Three suspected hackers arrested in U.K., U.S.

Two men in England and one in the U.S. were arrested yesterday on suspicion of being part of a hacking group that created a relatively little-known Internet worm, officials said.

The two English men, a 19-year-old electrician and a 21-year-old unemployed man, were arrested after two addresses in Durhamshire, England, were searched yesterday morning. Evidence relating to computer and drug offenses was found and computers were seized, the U.K.'s National Hi-Tech Crime Unit (NHTCU) said in a statement.

A 17-year-old in Champaign, Ill., was also arrested by authorities, and additional evidence was seized, a spokeswoman for the NHTCU said Friday.

The two U.K. suspects were released on bail last night. They haven't been charged with any crime, but the evidence is being investigated, and charges could be filed against the men at a later stage, the NHTCU spokeswoman said.

Authorities alleged that the two U.K. men are part of an international hacking group called THr34t-Krew. This group unleashed an Internet worm known as the TK worm that infected about 18,000 computers around the world and caused $9 million in damages, according to the NHTCU.

The TK worm exploits a vulnerability that is found on some Microsoft Corp. Internet Information Server Web servers, according to antivirus software vendor Sophos PLC in Oxford, England. A patch to fix that bug was issued in May 2001, Sophos said. Infected systems were under the control of the hacking group and could be used to stage denial-of-service attacks, the NHTCU said.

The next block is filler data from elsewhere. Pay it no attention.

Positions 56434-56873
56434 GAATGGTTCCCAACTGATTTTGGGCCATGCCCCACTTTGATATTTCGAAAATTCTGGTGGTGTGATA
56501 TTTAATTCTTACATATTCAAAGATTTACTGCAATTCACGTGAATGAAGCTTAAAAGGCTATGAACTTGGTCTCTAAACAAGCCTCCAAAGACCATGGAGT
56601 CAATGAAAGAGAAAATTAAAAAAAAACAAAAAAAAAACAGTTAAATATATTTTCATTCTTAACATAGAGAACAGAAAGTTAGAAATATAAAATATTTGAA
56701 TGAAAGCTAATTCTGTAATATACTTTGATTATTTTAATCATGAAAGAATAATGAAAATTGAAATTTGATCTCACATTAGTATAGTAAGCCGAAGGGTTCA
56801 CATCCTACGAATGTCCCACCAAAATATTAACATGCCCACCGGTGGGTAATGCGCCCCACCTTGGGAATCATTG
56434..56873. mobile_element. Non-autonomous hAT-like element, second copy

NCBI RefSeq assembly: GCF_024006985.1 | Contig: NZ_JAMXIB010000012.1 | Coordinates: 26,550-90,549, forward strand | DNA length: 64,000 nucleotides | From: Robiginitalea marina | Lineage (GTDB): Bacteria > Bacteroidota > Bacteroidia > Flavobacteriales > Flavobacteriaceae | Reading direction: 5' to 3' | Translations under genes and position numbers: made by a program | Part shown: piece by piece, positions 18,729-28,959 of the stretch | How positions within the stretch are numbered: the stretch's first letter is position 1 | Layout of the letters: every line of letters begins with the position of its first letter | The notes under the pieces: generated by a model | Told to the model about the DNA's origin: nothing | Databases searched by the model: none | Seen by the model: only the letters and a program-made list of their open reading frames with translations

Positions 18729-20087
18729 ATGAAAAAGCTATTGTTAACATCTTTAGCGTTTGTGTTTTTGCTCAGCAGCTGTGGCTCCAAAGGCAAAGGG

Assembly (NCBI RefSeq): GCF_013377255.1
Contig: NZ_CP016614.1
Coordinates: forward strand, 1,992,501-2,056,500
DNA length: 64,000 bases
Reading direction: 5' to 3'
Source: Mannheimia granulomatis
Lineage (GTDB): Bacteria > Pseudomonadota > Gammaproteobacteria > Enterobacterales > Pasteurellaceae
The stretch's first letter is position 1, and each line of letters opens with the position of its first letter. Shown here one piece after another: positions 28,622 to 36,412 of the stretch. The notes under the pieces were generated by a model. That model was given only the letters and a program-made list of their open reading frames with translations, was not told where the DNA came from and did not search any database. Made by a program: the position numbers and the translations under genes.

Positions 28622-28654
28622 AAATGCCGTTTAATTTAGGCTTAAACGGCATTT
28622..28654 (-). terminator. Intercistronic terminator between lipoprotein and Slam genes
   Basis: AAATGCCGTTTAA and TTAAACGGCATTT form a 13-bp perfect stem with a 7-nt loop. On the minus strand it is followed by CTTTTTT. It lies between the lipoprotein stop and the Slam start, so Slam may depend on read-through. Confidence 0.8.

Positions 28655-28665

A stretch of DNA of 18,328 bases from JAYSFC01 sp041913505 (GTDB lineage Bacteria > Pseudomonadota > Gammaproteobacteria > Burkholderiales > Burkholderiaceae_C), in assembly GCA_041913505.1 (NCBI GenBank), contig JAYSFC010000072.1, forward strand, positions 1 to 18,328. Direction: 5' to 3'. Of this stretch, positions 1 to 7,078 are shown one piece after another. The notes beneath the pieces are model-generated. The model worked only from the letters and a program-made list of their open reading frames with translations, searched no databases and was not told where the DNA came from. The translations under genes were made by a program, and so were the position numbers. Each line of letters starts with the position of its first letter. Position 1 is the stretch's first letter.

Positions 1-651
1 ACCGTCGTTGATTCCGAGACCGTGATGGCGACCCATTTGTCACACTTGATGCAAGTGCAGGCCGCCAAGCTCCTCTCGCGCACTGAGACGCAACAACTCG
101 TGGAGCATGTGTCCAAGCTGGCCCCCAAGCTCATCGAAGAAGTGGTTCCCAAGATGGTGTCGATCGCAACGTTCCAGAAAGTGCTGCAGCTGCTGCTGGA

The operation was conducted jointly with officers from the Durham police force and the U.S. multiagency Computer and Technology Crime Hi-Tech Response Team (CATCH). CATCH consists of 11 investigators from U.S. local, state and federal law enforcement agencies, including the FBI.

Just last month, British virus writer Simon Vallor was sentenced to two years in prison for writing three viruses that authorities say infected 27,000 computers in more than 40 countries.

Copyright © 2003 IDG Communications, Inc.

  
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